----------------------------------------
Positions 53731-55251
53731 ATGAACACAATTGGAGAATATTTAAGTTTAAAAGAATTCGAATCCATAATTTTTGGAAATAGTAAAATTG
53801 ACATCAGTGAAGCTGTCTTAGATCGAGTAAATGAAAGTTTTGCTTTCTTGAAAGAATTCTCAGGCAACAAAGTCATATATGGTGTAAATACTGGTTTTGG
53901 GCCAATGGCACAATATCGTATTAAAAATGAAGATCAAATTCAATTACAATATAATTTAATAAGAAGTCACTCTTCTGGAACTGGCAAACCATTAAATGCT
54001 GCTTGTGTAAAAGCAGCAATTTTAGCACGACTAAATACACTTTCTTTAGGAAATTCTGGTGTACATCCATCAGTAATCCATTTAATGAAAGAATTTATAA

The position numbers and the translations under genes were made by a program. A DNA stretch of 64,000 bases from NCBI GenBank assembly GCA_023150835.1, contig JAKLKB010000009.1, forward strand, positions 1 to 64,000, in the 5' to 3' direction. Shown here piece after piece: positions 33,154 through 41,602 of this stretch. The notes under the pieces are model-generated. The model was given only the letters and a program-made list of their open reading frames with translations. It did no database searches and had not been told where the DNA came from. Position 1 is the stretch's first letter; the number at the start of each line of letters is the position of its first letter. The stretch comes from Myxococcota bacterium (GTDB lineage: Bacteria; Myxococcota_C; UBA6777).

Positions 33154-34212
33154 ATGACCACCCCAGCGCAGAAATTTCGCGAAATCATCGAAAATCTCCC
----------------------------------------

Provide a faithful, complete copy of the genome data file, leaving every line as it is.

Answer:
Positions 53731-55251
53731 ATGAACACAATTGGAGAATATTTAAGTTTAAAAGAATTCGAATCCATAATTTTTGGAAATAGTAAAATTG
53801 ACATCAGTGAAGCTGTCTTAGATCGAGTAAATGAAAGTTTTGCTTTCTTGAAAGAATTCTCAGGCAACAAAGTCATATATGGTGTAAATACTGGTTTTGG
53901 GCCAATGGCACAATATCGTATTAAAAATGAAGATCAAATTCAATTACAATATAATTTAATAAGAAGTCACTCTTCTGGAACTGGCAAACCATTAAATGCT
54001 GCTTGTGTAAAAGCAGCAATTTTAGCACGACTAAATACACTTTCTTTAGGAAATTCTGGTGTACATCCATCAGTAATCCATTTAATGAAAGAATTTATAA

The position numbers and the translations under genes were made by a program. A DNA stretch of 64,000 bases from NCBI GenBank assembly GCA_023150835.1, contig JAKLKB010000009.1, forward strand, positions 1 to 64,000, in the 5' to 3' direction. Shown here piece after piece: positions 33,154 through 41,602 of this stretch. The notes under the pieces are model-generated. The model was given only the letters and a program-made list of their open reading frames with translations. It did no database searches and had not been told where the DNA came from. Position 1 is the stretch's first letter; the number at the start of each line of letters is the position of its first letter. The stretch comes from Myxococcota bacterium (GTDB lineage: Bacteria; Myxococcota_C; UBA6777).

Positions 33154-34212
33154 ATGACCACCCCAGCGCAGAAATTTCGCGAAATCATCGAAAATCTCCC